(i) when there is want of good faith,
(ii) when there is victimization or unfair labour practice,
(iii) when the management has been guilty of a basic error or violation of a principle of natural justice, and
(iv) when one the materials the finding is completely baseless of perverse.
8. In McKenzie & Co., Ltd. v. Its workmen and others [1959 - I L.L.J. 285], the Supreme Court dealt with S. 33 of the Industrial Disputes Act. In that case of the observations in the case of Indian Iron and Steel Company Ltd., and another v. Their workmen, just now cited by us were cited and followed.
9. It is clear that though the provisions of different sections of the Industrial Disputes Act and the relevant provisions of the Bombay Industrial Relations Act are not in exactly the same language, the principles laid down by the Supreme Court in considering the cases mala fides on the part of management in passing an order of discharge would be assistance in cases under the Industrial Relations Act also. We do not wish in the instants case to lay down of the exact limits or scope of the powers of the Labour court and of the Industrial court under the Bombay Industrial Relations Act in dealing with questions under S. 78(1)A(a)(i), but one thing is certain that both under the Industrial Relations Act and under the Industrial Disputes Act, the tribunal concerned is empowered to set aside the order of discharge passed by the management if the tribunal comes to the conclusion that the action of the management in passing the order of discharge was mala fide.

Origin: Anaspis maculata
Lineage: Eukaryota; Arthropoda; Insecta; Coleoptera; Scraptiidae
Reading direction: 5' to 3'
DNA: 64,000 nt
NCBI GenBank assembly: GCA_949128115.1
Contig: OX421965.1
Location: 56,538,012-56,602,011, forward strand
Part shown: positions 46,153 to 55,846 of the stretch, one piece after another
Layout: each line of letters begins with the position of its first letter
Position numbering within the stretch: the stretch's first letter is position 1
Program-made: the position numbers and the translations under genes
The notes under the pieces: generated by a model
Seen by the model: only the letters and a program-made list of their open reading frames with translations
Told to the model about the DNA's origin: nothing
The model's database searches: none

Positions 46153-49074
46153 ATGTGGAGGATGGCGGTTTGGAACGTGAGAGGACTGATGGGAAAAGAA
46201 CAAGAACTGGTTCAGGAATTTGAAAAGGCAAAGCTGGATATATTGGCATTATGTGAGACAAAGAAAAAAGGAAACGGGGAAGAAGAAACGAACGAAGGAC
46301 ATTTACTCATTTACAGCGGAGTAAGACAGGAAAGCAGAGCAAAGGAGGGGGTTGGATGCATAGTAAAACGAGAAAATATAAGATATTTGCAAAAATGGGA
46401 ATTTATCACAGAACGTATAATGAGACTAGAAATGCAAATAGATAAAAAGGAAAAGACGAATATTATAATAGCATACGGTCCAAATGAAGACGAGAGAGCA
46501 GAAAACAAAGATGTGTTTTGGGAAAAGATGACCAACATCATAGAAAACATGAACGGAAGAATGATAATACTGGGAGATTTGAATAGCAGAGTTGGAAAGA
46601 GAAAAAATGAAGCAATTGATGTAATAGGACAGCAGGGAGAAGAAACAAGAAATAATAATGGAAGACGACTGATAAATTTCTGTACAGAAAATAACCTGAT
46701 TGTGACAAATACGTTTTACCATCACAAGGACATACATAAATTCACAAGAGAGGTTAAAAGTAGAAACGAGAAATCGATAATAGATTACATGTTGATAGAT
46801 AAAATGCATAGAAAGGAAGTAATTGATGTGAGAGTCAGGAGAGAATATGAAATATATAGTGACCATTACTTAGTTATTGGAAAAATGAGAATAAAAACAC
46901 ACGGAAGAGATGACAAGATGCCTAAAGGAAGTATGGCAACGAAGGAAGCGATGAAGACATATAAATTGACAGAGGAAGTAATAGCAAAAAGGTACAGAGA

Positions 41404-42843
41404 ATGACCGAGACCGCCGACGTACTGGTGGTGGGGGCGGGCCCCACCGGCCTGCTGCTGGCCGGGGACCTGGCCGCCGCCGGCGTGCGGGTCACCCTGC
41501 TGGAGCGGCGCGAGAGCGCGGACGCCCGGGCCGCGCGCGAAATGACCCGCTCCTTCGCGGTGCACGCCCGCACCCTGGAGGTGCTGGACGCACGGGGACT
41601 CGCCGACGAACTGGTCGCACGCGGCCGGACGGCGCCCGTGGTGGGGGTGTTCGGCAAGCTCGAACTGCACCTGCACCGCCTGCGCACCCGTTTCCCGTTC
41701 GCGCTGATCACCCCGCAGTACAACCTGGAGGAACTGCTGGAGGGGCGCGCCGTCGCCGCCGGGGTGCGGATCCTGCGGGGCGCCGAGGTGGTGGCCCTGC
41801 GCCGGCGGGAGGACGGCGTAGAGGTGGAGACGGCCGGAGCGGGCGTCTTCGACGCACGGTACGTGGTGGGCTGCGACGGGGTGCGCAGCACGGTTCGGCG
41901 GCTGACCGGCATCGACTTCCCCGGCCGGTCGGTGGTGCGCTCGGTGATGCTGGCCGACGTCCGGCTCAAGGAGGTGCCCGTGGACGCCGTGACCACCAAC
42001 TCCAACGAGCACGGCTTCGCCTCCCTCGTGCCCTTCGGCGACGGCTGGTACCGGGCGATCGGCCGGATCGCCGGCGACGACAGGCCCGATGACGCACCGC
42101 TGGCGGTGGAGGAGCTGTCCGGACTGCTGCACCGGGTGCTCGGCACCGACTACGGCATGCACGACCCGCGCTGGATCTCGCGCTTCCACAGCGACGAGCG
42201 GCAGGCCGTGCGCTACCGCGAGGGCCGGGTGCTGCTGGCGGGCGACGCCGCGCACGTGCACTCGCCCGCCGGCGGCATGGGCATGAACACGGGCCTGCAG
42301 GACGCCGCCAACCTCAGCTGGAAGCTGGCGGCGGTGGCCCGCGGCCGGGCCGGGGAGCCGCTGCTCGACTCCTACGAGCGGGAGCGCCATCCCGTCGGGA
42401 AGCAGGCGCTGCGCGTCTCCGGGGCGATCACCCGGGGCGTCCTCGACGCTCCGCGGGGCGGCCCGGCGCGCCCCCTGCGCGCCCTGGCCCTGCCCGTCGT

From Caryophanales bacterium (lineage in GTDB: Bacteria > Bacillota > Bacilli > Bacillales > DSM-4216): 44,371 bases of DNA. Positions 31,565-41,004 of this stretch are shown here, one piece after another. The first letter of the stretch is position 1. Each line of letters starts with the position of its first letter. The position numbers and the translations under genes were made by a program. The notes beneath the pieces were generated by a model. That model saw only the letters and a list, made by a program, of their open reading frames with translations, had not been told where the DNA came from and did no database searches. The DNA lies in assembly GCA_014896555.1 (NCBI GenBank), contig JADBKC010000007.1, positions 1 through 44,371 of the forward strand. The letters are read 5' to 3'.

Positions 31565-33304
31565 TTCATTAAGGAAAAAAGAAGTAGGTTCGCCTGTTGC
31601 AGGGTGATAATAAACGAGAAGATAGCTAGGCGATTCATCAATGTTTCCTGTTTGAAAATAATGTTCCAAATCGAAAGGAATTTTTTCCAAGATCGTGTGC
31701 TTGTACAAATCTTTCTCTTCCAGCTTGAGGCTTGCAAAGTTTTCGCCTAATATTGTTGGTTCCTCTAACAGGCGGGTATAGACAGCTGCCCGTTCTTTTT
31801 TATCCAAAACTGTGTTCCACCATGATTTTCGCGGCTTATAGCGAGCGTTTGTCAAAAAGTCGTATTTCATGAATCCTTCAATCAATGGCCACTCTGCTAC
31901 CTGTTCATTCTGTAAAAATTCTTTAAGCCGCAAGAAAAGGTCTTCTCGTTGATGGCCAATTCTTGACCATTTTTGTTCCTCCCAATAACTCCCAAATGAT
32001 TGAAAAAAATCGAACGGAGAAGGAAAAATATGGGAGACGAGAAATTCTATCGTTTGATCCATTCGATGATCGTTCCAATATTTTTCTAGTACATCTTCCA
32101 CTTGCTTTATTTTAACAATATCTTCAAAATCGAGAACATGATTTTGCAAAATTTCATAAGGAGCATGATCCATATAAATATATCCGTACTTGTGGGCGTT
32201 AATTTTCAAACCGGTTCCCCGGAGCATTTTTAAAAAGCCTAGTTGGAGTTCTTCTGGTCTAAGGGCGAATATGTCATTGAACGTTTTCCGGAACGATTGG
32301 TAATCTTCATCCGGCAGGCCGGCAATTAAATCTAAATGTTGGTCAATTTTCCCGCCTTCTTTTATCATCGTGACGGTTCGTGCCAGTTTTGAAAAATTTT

10. As to what is the meaning of the phrase mala fide in connexion with such matters has been explained by the Supreme Court in the case of Bangalore Woollen, Cotton and Silk Mills Company, Ltd., v. Dasappa and others [1960 - II L.L.J. 39], the Supreme Court there held as follows (at p. 41) :
'The settled position in law therefore is that permission under S. 33 of the Industrial Disputes Act, 1947, should be refused if the tribunal is settled that the management's action is not bona fide or that the principles of natural justice have been violated or that the materials on the basis of which the management came to a certain conclusion could not justify any reasonable person in coming to such a conclusion. In most cases it will happen where the materials are such that no reasonable person could have come to the conclusion as regards the workmen's misconduct that the management has not acted bona fide. A finding that the management has acted bona fide will ordinarily not be reached if the materials are such that a reasonable man could not have come to the conclusion which the management has reached. In every case, therefore, it would be proper for the tribunal to address itself to the question, after ascertaining that the principles of natural justice have not been violated, whether on the materials on which the management has reached a conclusion adverse to the workmen, a reasonable person could reach such a conclusion.'
11. In the same case the Supreme Court further held :
'In such a case the Industrial tribunal is not called upon the decide whether in its opinion the evidence given by the witness was true but only whether when the enquiring office (domestic enquiry) stated that he considered such evidence credible he had acted like a reasonable man. The Industrial tribunal could not examine the evidence on record to come to a better view, regarding the guilt of the concerned workman nor it examine the evidence to decide as to whether the evidence on record conclusively proved the guilt of the concerned workmen.'